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Why the permanent membership of the Russian Federation in the UN Security Council is a big mistake

Today, Ukraine confronts Russia not only with weapons in its hands, but also on the diplomatic front. Recently, the Russian Federation vetoed the adoption of a UN Security Council resolution on Russia's attack against Ukraine, containing a requirement to withdraw Russian troops from the territory of Ukraine.

Photo: EPA/UPG

Permanent members of the UN Security Council have the right of veto. So, here arises some questions: is it fair if a permanent member of the UN Security Council acts as an aggressor against another state? Is it fair if this permanent member of the UN Security Council blocks resolutions on its own aggression against another state? Is it fair if the aggressor country has not yet properly registered its membership in the UN?

There is not a single mention of the state of the Russian Federation in the UN Charter – there is only the Union of Soviet Socialist Republics. This state appears as one of the permanent members of the UN Security Council. We may try talking about the succession of the Russian Federation in relation to the USSR (so-called continuité). In a letter to the UN Secretary General in 1991, Russia informed that the membership of the USSR in the UN was being extended by the RSFSR with the support of the CIS countries. A note of the Ministry of Foreign Affairs of the Russian Federation from 1992, the succession of the Russian Federation in relation to the international obligations of the USSR on international platforms was recorded.

However, despite the fact that the UN Charter has been edited three times since its adoption, the new name of the Russian Federation has not been included in the Charter.

The UN Charter

has never been signed or ratified by the Russian Federation. And it's not a inattention or just technical mistake.

There was no resolution on Russia's admission to the UN on the recommendation of the UN Security Council – although this is how states are usually admitted at the UN. For example, when Czechoslovakia split into the Czech Republic and Slovakia, both states underwent a full-fledged admission procedure to the UN. Yugoslavia (FRY, the so-called Third Yugoslavia) also tried to avoid such a procedure, but it failed – and the new state formed on the ruins of the Socialist Federal Republic of Yugoslavia had to undergo a full-fledged admission procedure to the UN. This procedural moment in relation to Russia was missed intentionally.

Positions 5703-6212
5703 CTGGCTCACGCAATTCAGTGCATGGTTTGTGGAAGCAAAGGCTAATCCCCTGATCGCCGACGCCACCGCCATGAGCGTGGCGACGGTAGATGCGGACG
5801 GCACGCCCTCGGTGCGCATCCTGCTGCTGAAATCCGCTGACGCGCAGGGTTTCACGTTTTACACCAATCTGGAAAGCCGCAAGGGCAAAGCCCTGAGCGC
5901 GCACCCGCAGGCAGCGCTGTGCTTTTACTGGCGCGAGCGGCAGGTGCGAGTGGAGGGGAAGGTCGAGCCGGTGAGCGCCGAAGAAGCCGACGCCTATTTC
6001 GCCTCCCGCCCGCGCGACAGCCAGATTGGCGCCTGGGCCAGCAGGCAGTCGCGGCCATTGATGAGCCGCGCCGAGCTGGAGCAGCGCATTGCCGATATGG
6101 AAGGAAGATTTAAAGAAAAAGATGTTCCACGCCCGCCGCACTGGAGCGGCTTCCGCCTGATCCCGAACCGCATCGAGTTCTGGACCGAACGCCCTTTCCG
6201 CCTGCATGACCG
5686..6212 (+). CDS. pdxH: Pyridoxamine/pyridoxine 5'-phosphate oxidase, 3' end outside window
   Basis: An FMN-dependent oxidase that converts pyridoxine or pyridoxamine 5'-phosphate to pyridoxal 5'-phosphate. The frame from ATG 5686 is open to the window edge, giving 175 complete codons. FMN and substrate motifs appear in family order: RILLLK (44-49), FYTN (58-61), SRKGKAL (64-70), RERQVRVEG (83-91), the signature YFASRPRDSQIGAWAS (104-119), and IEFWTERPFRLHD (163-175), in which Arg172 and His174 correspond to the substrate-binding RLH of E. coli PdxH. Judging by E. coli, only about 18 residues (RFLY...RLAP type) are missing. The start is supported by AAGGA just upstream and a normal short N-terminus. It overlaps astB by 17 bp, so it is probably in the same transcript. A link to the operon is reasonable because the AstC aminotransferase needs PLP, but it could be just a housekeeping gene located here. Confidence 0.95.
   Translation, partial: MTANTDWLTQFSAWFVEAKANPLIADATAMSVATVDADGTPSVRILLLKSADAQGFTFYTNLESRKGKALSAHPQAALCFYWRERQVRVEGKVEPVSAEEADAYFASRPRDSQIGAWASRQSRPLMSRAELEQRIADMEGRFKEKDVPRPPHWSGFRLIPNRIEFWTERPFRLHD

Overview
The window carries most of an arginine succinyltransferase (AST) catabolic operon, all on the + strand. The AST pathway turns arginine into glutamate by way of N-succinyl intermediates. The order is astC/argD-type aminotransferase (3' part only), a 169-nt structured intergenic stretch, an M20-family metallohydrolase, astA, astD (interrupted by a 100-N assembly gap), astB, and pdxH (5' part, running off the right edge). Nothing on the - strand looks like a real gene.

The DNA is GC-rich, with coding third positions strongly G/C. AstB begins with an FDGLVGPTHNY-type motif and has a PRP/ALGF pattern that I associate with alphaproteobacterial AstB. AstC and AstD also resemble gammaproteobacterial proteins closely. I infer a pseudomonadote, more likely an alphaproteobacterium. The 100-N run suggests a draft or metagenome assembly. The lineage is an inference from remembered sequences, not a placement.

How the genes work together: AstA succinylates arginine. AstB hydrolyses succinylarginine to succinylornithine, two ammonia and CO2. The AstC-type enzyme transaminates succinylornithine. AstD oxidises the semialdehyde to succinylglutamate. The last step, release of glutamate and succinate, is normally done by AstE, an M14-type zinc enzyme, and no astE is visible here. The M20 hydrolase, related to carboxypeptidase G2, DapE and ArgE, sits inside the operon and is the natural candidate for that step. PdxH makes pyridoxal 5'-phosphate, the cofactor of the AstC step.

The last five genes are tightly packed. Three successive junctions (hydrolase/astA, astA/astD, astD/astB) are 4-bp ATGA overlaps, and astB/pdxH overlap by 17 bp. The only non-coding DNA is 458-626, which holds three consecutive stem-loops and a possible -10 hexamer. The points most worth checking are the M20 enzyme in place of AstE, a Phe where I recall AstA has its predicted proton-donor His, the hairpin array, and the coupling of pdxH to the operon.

Nevertheless, today, this discussion can and should be updated, since there is a state of affairs in which the Russian Federation blocks any UN resolution related to its aggression against Ukraine. Such a systematic repetition of actions calls into question not only justice towards Ukraine, but also the effectiveness of the mechanism of work of the UN Security Council as a whole. What kind of adequate and timely response to crises can we talk about if the aggressor can block any statement that does not suit him – in the event that the aggressor received a seat in the Security Council following the World War II , inheriting the principle of the "four policemen", but violating the principles of international relations that developed as a result of it?

The discussion about the Russian Federation's membership in the UN is rather thin ice. The UN today is one of the most important negotiating platforms to which the Russian Federation agrees to be and moreover, values its representation there. The restriction of Russia's rights in this structure is critically necessary today. The text of the UN Charter and Russia's work to formalize its succession allows us to initiate this procedure or at least start a dialogue about it. Today, when the attention of the whole world is focused on Russia's war against Ukraine, we can try to get the consensus necessary to amend the UN Charter. It requires two-thirds of the votes of the conference participants (of which 9 are any members of the Security Council). The ratification of such changes will be much more difficult, because it requires the votes of two-thirds of the conference participants, including all members of the Security Council.

If measures against the current role of the Russian Federation in the UN Security Council are not taken, we will also get significant difficulties in investigating the crimes of the Russian Federation committed in this war. But this conflict must be resolved – in the interests of world peace and an end to aggression.

Photo: Oleksandr Gunko


​Maria Kucherenko​Maria Kucherenko, Analyst of Come Back Alive Foundation
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